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Flat US inflation could spell the end of rate hikes

5 minute read

The headline consumer price index in the US held steady during October.

The US consumer price index (CPI) was unchanged in October, setting the stage for the US Federal Reserve to keep rates on hold and begin cutting earlier than previously expected.

On an annual basis, the headline CPI increased by 3.2 per cent, down from 3.7 per cent in September. Economists had forecast a monthly lift of 0.1 per cent and an annual lift of 3.3 per cent. Core inflation rose by 0.2 per cent month on month and 4 per cent year on year.

Australia lags behind other nations, such as the US, in its inflationary trajectory, navigating economic challenges with a delayed pace compared to its global counterparts. But the latest data from the US is good news for the local economy, an economist has said.


“US inflation led Australian inflation on the way up and is doing so too on the way down, so its ongoing fall as seen in October points to a further fall in Australian inflation ahead,” commented AMP chief economist Shane Oliver.

“Just as it adds to confidence that the Fed is at or near the top on interest rates, it also adds to confidence that the RBA is at or near the top on rates too. But the sting in the tail is that US services inflation is still somewhat sticky and we are seeing that too in Australia which will keep both central banks ‘high for longer’ on interest rates.”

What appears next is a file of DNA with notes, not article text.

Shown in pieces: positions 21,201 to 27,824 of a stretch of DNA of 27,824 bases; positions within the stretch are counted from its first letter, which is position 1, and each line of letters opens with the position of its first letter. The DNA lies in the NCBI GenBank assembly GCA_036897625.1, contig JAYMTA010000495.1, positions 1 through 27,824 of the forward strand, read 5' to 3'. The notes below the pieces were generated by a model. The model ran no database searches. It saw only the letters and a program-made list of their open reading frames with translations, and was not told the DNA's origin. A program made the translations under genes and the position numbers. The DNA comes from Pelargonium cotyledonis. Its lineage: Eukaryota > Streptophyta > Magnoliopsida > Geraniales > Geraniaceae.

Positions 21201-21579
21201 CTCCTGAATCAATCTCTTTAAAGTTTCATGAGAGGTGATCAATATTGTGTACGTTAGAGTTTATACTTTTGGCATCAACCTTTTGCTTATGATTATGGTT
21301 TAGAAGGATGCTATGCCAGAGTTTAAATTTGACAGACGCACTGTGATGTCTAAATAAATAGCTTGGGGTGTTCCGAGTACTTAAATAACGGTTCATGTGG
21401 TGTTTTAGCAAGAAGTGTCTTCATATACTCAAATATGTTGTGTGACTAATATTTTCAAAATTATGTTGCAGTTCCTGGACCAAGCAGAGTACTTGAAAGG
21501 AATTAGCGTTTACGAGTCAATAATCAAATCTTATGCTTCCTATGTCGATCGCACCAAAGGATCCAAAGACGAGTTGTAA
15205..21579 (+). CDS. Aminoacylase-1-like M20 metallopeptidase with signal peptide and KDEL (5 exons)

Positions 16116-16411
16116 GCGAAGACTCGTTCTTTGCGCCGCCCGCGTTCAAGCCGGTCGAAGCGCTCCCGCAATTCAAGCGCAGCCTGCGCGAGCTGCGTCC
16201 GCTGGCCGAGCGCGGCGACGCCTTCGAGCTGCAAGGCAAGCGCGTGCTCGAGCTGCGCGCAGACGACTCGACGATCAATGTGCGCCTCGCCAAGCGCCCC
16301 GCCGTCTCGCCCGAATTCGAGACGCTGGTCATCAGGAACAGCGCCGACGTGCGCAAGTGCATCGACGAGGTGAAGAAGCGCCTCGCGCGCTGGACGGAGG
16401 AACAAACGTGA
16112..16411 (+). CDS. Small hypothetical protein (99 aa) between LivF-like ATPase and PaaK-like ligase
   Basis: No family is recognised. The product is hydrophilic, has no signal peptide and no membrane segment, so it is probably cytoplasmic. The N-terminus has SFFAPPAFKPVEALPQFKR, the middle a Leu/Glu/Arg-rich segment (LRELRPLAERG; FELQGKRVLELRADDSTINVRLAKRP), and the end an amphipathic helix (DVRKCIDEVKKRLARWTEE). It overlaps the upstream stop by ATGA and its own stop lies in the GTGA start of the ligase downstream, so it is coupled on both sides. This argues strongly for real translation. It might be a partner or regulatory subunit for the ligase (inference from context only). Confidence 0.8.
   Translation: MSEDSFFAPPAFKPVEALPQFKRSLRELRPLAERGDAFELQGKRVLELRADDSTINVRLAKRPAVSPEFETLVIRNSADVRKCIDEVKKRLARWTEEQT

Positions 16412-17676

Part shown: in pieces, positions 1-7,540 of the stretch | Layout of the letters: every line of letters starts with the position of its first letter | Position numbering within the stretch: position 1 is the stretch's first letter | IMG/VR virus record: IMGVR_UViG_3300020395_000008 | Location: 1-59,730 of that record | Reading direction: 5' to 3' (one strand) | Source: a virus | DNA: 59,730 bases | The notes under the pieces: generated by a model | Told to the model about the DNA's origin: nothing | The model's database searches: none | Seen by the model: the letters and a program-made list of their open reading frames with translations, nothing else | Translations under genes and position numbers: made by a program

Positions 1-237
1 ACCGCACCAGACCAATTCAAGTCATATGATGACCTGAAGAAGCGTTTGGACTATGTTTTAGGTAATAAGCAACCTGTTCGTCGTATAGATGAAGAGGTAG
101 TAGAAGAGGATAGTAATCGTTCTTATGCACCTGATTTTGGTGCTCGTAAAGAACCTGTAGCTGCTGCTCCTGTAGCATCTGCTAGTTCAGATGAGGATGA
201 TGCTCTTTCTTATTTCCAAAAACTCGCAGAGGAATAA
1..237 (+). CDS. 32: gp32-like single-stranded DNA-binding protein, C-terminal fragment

Reacting to the US CPI on Wednesday, ANZ economist Madeline Dunk, said: “The data helped to crush expectations that the FOMC will raise rates again and Fed fund futures are now pricing no further US rate hikes in this cycle.”

“The probability of a rate hike in December and January is now zero and the first rate cut is priced for May as opposed to July yesterday. Increasingly, it looks as if the level of monetary restraint is having the desired outcome on both inflation and the labour market.”

One more inflation print covering the month of November will be released prior to the Fed’s final meeting of the year on 13 December. Earlier this month, Fed chair Jerome Powell said there was still a “long way to go” in bringing inflation back to target.

“The FOMC is committed to achieving a stance of monetary policy that is sufficiently restrictive to bring inflation down to 2 per cent over time; we are not confident that we have achieved such a stance,” he said.

“We know that ongoing progress toward our 2 per cent goal is not assured: inflation has given us a few head fakes. If it becomes appropriate to tighten policy further, we will not hesitate to do so.”

Locally, the RBA is bracing for a potentially “bumpy” road ahead as progress towards bringing down inflation draws out.

Speaking at the UBS Australasia Conference this week, RBA acting assistant governor (economic) Marion Kohler noted that the decline in inflation seen to date has been driven by lower goods price inflation since issues in global supply chains have improved.

“However, inflation is still too high and underlying inflation is higher than expected a year ago. This reflects strong domestic cost pressures and a still-robust level of aggregate demand,” she said.

“Prices of many services have been rising briskly in Australia. I also want to note that services price inflation has been slow to decline in many other economies.”

In annual terms, headline inflation declined to 5.4 per cent in the September quarter, down from a peak of 7.8 per cent in the December quarter of 2022.

Jon Bragg

Jon Bragg

Jon Bragg is a journalist for Momentum Media's Investor Daily, nestegg and ifa. He enjoys writing about a wide variety of financial topics and issues and exploring the many implications they have on all aspects of life.